I went out and bought his book

While cruising the Rock, Paper, Shogtun ‘Writers Hive’ sub-forum out of a general curiosity with what was being written there I stumbled upon this response to a Tom Bissell piece about spoilers.  Somehow at the time it was published I missed reading the original, owing to a dislike of the crispy gamer website layout, further compounded by a feeling that Crispy Gamer ignored/patronised the critical games blogging community while being nearly identical to us (see previous entry ‘Crispy Bacon’ for a bit more about this).

Anyway, the thread began as a (negative) response to Bissell’s piece in defence of. . . I’m not really sure what. The right to get emotional when having games spoilt for you? I don’t really know – but the important thing was that it got me reading the original Bissell piece and upon finishing I felt like shouting and jumping for joy. Finally! Someone else who feels the obsession with avoiding spoilers is “a pox that must be eradicated”.

Now I’m not one to proscribe how others should or should-not behave, so I’m fine if others want to worry about them on their own web places. Just don’t ever, ever expect me to – certainly not here. If I refrain from them on Twitter or elsewhere, it is only ever out of courtesy for those who do care. Among game critic types I feel it’s generally well acknowledged that spoilers come with the territory.

I  wrote a piece for SLRC about the same time last year, in response to a conversation between Michael Abbott and Clint Hocking on a Brainy Gamer post. What Hocking was getting at with his comment was quite similar to what Barnett and Bissell are saying here – that no-once can spoil the self-authored aspect of gaming with a description. In his post, Abbott’s scope was initially only to argue the case that spoilers were detrimental to games criticism in general, not going so far as to claim as Hocking did that spoilers never really spoilt the experience. For Abbott, who I would label as someone very invested in the presented textual story in games, spoilers probably would be relevant, as he seems to have an interest in keeping his knowledge of a game’s story unspoilt. For Hocking, Bissell and myself the pre-written story is the least interesting part of a game.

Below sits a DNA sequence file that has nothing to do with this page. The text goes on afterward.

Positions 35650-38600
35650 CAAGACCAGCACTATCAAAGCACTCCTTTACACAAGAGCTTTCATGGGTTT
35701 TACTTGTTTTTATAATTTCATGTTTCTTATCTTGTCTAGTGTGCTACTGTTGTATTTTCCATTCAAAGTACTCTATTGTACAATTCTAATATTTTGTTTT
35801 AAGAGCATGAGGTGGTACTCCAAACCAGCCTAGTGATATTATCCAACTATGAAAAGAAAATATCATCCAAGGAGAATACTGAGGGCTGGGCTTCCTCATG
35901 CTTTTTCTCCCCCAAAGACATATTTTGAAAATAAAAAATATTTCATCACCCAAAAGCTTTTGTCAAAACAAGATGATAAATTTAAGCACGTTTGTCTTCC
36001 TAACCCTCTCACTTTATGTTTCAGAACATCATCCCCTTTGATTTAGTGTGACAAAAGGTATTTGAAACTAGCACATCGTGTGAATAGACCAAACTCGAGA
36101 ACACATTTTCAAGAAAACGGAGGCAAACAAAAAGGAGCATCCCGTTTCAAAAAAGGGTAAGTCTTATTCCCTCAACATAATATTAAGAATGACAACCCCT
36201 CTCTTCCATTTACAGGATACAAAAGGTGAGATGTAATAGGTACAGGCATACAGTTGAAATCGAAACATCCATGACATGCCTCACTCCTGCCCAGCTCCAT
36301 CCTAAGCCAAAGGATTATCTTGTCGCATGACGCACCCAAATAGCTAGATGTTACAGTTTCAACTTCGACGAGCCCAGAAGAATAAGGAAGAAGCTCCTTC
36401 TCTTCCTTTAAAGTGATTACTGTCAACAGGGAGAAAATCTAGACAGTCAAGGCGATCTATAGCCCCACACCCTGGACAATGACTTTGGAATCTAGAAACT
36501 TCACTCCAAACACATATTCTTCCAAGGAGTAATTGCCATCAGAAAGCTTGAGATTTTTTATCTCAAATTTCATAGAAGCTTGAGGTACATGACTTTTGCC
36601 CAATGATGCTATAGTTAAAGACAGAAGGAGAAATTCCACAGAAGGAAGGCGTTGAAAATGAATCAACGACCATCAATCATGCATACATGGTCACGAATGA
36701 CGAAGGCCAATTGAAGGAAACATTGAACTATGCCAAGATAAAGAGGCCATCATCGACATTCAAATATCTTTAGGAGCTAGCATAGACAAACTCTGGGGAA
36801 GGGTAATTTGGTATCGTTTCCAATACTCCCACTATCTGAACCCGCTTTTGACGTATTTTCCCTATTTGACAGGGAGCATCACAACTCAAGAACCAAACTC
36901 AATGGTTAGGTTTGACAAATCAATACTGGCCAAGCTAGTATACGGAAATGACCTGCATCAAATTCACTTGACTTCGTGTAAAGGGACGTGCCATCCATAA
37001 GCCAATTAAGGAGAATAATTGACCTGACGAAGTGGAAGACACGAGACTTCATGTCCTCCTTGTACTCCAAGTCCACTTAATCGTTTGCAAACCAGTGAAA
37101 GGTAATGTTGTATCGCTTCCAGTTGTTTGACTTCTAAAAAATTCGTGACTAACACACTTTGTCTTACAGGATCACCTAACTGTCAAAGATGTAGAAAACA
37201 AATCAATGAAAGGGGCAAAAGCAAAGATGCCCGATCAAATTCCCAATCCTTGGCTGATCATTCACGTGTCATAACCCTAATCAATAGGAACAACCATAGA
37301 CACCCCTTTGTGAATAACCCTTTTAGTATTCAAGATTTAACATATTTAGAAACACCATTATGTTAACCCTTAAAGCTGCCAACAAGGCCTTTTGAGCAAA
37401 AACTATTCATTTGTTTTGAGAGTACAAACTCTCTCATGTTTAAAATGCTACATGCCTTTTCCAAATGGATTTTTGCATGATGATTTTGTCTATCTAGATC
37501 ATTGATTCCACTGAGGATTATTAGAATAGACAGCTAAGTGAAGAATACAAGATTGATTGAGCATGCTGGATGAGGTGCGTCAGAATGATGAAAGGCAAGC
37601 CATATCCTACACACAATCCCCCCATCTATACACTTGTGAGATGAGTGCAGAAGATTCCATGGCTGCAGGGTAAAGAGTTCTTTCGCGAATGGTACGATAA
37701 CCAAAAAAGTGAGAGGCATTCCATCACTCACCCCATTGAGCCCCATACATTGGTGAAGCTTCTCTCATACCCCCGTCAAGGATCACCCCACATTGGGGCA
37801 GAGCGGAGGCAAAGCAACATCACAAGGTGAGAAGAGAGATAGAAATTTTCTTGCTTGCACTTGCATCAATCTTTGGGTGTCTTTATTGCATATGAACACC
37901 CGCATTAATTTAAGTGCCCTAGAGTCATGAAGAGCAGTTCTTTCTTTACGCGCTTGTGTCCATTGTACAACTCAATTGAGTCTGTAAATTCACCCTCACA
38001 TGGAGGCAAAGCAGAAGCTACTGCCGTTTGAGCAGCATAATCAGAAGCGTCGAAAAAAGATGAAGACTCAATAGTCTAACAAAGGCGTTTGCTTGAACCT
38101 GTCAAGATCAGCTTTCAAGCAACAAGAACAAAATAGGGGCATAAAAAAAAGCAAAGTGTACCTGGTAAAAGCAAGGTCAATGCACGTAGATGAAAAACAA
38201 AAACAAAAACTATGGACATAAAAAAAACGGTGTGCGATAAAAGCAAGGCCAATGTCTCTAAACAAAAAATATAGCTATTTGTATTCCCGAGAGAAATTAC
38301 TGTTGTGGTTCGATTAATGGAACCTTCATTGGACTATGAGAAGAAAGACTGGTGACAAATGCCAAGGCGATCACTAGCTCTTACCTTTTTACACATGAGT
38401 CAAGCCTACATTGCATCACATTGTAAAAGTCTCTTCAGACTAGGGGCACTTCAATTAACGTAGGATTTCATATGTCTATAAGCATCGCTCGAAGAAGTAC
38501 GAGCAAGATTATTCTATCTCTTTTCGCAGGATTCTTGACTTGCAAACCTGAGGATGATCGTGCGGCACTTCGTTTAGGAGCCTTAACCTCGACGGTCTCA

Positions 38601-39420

Returning to the forum post, half-way down the thread Jeep Barnett (of Valve software; one of the original Portal developers) pops in to add some comments and aligns himself with Tom (and myself) in a strong dislike of spoilers. Barnett highlights the following salient point about why worrying about spoilers is only ever going to diminish what Bissell calls the ‘the lizard-brain surprise’ aspect of any game;

…the most interesting thing about gaming is that its interactive experience is partially your own creation. Knowing how a game can play out contains none of your authorship and so it’s very little like playing it yourself.

And I really, truly agree with Barnett & Bissell – it’s probably a personal preference. I also think it’s telling that a couple of the people doing what I find to be the most interesting stuff with videogames right now – Hocking with Far Cry 2 & Barnett with Portal – are the ones to agree about the unimportance of spoilers. But that probably says more about our shared taste than anything else. Perhaps Abbott’s own tastes and opinions are changing.